Archive for May 29th, 2008

The Ask Marilyn column in Parade magazine featured this question and answer in 1990 and 1991.  It received over 10,000 responses and over 1000 from PhDs.  Can you solve it and do you think Marilyn is right? (yes, this is an old topic but I just encountered it for the first time 🙂  )

Suppose you’re on a game show, and you’re given the choice of three doors. Behind one door is a car, behind the others, goats. You pick a door, say #1, and the host, who knows what’s behind the doors, opens another door, say #3, which has a goat. He says to you, “Do you want to pick door #2?” Is it to your advantage to switch your choice of doors?

Craig F. Whitaker
Columbia, Maryland

Yes; you should switch. The first door has a 1/3 chance of winning, but the second door has a 2/3 chance. Here’s a good way to visualize what happened. Suppose there are a million doors, and you pick door #1. Then the host, who knows what’s behind the doors and will always avoid the one with the prize, opens them all except door #777,777. You’d switch to that door pretty fast, wouldn’t you?

Read the ensuing archived discussion and rebuttals here:


What a simple problem, right?  So simple, you don’t need any math training to solve it correctly.  Chances are, though, your brain won’t get it right and even after you read the explanation it won’t stick and/or you won’t quite feel right about it.

That’s probability for you.  There’s a bevy of books and research materials out now on uncertainty, probability and chance.  From The Black Swan to The Drunkard’s Walk to Chance to Fooled by Randomness.  It seems to be a hot topic whenever the markets appear to be haywire, when finances get tough, when wars carry on, when we start the red vs blue discussion.  

Decision theory, quantum physics, analysis of behavior, managing your daily life, parenting… all involve studying probability of events.  Frankly, we’re bad it.  We’re bad at researching it and we’re bad at really understanding it.  We’re really bad at talking about it.

Not only does the above type of problem vex us, we fall prey to the “if I recognize any detail about a fact, I’m more likely to agree with that fact than something I know nothing about” situation.  Same Names, same birthdays, cities you’ve lived in, color of your skin, same employer, political party…. we tend to those things we know even when it might not help us.

Some evolutionary psychologists will offer the explanation that we evolved into taking chances on partial information that are familiar with because it aided in survival more often than not. hmmm.

To me, that’s a stretch.  I think we just suck at probability.  There’s no evolutionary advantage or disadvantage.  It simply might just be that way because of the way everything else about us is put together.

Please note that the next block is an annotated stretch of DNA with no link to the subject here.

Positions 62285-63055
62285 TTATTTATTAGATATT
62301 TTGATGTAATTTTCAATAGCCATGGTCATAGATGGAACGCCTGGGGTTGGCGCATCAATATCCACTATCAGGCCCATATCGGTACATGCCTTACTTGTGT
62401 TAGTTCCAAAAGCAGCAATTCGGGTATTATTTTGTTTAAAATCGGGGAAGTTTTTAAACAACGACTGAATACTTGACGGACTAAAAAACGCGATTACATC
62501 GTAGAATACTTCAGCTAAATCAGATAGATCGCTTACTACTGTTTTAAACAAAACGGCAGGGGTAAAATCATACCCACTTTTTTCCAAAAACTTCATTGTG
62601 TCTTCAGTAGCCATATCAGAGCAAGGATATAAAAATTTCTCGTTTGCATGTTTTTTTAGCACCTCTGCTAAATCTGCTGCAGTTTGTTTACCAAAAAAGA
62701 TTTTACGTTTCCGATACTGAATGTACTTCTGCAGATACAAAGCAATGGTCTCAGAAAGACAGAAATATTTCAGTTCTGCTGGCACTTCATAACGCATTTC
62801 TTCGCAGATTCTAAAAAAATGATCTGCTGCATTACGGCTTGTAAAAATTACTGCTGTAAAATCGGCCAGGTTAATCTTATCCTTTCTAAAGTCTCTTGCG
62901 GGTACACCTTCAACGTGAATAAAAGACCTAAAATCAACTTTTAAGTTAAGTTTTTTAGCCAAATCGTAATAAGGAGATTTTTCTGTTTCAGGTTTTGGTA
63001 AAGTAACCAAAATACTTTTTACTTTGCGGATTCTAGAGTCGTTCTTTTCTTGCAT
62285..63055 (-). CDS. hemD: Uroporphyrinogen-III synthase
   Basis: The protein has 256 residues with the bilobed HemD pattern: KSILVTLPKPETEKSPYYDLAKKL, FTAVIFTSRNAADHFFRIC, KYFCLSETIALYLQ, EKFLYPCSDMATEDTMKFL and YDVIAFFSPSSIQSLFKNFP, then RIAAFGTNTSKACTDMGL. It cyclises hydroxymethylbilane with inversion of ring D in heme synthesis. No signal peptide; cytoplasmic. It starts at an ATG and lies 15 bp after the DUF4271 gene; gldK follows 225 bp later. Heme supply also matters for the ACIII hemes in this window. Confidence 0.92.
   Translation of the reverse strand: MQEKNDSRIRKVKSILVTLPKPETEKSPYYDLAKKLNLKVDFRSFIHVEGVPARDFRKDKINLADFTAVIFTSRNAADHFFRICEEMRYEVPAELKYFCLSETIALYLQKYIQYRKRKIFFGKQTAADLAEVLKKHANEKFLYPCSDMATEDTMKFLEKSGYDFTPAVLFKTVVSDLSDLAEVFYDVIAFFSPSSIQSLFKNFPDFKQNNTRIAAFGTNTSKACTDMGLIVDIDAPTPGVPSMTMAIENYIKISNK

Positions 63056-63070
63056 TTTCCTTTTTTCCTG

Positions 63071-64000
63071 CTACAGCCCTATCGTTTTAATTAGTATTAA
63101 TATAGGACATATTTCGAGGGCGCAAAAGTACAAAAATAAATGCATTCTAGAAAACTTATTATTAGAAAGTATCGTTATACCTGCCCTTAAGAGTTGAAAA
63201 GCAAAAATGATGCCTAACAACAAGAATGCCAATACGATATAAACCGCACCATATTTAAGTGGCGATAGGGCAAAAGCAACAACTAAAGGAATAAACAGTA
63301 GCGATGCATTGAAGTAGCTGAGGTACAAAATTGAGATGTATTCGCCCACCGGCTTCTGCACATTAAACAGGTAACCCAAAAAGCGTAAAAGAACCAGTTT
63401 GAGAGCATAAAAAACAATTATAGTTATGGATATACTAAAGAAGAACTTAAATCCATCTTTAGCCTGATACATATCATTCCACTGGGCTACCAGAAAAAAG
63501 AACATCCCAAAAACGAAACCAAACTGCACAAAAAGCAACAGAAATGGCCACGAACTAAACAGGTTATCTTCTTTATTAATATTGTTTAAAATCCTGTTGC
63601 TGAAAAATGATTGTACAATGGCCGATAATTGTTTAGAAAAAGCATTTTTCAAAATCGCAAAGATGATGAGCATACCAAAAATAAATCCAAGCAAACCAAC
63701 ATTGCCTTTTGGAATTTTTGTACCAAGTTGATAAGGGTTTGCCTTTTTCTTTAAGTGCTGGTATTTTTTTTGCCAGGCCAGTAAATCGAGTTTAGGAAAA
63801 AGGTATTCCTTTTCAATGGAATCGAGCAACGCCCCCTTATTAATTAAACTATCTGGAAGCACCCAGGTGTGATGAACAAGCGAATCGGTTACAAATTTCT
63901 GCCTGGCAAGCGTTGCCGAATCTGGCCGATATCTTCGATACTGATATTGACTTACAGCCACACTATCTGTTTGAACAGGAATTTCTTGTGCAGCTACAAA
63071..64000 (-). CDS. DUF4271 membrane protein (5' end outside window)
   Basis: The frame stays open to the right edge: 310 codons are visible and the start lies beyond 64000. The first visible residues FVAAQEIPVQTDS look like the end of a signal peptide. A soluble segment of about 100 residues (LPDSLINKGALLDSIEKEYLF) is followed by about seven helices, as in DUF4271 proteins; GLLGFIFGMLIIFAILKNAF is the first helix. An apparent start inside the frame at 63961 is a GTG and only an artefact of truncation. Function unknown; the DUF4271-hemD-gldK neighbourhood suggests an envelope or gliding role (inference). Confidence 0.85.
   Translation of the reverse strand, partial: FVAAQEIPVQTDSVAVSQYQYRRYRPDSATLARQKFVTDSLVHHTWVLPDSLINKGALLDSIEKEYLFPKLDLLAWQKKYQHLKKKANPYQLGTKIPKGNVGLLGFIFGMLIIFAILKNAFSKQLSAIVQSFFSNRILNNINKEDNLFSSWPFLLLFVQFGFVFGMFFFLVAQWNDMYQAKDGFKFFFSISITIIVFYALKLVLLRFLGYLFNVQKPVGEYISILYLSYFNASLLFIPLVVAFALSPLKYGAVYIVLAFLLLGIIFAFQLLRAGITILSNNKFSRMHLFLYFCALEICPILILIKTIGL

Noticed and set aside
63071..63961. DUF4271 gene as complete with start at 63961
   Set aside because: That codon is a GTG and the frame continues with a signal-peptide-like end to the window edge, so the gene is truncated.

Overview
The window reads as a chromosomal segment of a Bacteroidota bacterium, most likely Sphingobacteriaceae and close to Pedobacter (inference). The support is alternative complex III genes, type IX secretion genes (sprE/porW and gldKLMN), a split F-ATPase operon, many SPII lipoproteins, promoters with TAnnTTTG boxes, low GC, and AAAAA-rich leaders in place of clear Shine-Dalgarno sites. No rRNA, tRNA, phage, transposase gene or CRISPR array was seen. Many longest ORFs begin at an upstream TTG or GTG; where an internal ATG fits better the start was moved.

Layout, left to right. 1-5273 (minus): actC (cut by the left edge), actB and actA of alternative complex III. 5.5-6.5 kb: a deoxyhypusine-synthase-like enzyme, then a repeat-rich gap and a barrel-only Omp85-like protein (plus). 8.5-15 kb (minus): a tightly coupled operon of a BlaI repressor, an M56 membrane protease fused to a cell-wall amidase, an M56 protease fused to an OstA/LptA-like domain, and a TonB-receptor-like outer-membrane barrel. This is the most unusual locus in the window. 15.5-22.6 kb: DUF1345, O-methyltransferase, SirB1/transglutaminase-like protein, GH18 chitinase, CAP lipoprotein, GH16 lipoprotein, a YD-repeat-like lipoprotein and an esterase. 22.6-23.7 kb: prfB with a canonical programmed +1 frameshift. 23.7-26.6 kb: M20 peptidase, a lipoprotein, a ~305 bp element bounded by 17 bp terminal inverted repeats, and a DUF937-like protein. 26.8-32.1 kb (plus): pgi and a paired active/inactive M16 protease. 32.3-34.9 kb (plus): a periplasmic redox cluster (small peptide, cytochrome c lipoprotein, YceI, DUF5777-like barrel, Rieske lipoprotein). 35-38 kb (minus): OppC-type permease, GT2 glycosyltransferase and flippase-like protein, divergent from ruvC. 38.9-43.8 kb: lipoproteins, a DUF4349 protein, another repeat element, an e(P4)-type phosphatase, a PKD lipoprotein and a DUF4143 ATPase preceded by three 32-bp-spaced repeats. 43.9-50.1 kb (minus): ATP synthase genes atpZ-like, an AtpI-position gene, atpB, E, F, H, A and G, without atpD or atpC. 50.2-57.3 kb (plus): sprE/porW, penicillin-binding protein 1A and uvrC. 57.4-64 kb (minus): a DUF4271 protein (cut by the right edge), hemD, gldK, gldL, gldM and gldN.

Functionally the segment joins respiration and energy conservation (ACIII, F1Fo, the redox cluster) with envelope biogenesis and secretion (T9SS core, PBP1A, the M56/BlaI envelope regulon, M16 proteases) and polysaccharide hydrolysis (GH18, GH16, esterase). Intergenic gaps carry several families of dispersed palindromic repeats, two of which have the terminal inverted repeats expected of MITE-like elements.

OR, the big OR.

It’s really about behavior.  We are conditioned by the environment.  We gravitate to people, things, situations we have behavior for – we’ve been punished or reinforced for.  When we haven’t yet experienced the other options, we can’t attribute any value to them.  If we don’t value something, we can’t chase it or pick it.  As soon as we pick or don’t pick it and we experience what happens, we then can assign value to it for the next encounter.

So, why do we suck at probability calculations?  We don’t behave based on calculations.  We literally do not connect the dots via probability.  We associate stimulus (sounds, words, smells, information) with other stimulus.  When the connection is made, it’s not a probability statement.  Why that is biologically, I don’t know.  I know that you don’t get partial action potentials and partial connections and partial patterns in the nervous system.  We get patterns and if the stimuli/situation matches a pattern (neural, muscular, etc.) we associate it.

In the game show problem above, it’s uber important to the math and to the behavior to understand the actual sequence.  You pick an option first then the host picks a losing option.  You’re learning at each step and assigning value – people over value the option they pick first (don’t switch!), the other option is unknown.  

You can research this on that old clips of Let’s Make a Deal or just watch Deal or No Deal – people over value their own case they chose and they associate all sorts of crazy data in choosing cases – the strategies mostly stink.

So… our ability or inability to accurately determine probabilities may not be some cause or end to itself but is simply an intervening variable or side effect of how we learn.  Now, why we learn the way we do is a big discussion and is worthy of writing about behavior every day!

I sure wish I evolved a better way of gambling… I’d be rich!


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